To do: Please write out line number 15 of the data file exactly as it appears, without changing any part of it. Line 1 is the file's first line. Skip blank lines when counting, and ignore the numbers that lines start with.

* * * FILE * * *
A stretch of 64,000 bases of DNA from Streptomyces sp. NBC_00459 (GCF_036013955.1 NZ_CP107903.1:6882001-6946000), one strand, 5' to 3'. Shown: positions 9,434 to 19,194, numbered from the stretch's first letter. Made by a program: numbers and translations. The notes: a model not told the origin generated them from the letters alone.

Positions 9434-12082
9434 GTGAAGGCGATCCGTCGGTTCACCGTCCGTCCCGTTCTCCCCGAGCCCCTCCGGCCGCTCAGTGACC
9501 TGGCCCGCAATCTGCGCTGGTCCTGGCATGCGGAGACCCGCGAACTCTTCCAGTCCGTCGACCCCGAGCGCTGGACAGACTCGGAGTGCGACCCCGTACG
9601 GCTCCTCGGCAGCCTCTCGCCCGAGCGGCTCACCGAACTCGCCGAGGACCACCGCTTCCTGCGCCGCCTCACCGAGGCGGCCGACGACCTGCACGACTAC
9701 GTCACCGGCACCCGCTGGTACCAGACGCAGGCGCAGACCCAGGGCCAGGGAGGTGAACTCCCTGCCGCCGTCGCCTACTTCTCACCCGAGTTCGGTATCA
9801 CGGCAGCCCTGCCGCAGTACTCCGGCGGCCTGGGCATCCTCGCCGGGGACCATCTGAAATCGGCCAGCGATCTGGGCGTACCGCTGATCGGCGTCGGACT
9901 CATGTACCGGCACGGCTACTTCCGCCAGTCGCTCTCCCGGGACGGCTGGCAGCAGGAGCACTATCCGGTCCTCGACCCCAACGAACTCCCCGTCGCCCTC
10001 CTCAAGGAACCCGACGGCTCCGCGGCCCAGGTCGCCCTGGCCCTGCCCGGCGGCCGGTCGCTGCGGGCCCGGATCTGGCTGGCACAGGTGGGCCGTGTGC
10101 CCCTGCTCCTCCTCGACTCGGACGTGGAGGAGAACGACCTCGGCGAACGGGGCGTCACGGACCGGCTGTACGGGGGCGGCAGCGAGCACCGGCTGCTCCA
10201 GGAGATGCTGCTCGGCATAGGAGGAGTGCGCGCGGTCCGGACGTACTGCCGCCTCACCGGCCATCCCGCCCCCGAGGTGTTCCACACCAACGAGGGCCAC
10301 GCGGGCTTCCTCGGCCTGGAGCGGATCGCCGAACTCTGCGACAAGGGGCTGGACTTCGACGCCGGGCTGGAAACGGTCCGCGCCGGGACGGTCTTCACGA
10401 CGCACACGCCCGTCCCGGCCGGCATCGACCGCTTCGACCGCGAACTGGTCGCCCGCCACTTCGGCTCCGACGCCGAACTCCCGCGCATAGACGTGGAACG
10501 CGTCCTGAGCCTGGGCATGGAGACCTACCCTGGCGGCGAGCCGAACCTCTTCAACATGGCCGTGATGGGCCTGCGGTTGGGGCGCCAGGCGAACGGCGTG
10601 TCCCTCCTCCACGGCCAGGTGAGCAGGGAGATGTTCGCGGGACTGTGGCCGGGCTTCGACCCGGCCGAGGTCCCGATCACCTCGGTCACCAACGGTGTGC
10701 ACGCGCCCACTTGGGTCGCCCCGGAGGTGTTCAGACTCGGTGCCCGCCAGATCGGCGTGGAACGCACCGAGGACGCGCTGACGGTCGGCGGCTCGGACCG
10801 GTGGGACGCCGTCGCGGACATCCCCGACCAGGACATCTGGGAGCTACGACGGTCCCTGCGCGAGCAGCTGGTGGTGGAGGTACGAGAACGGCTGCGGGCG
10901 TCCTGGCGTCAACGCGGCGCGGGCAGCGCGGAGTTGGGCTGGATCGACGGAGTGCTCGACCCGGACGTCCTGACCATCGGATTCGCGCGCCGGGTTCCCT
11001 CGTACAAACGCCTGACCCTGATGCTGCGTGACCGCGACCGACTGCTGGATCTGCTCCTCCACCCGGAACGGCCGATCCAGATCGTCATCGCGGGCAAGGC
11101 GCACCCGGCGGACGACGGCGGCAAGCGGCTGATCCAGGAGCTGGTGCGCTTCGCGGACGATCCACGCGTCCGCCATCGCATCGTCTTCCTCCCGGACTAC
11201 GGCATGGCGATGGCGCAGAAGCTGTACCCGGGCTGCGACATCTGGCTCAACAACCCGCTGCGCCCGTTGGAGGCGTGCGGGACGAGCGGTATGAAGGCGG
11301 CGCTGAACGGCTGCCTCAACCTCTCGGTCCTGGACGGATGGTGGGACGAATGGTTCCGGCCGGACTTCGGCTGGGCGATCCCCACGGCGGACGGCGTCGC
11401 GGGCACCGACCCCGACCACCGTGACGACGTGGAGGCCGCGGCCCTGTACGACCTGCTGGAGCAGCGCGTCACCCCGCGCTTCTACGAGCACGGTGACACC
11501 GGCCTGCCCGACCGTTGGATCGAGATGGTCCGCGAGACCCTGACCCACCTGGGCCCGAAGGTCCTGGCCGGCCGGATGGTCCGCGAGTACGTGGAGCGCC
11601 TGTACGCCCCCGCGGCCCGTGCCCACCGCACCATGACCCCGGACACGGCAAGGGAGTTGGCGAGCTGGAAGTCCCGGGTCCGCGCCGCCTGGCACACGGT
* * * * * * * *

10601 TCCCTCCTCCACGGCCAGGTGAGCAGGGAGATGTTCGCGGGACTGTGGCCGGGCTTCGACCCGGCCGAGGTCCCGATCACCTCGGTCACCAACGGTGTGC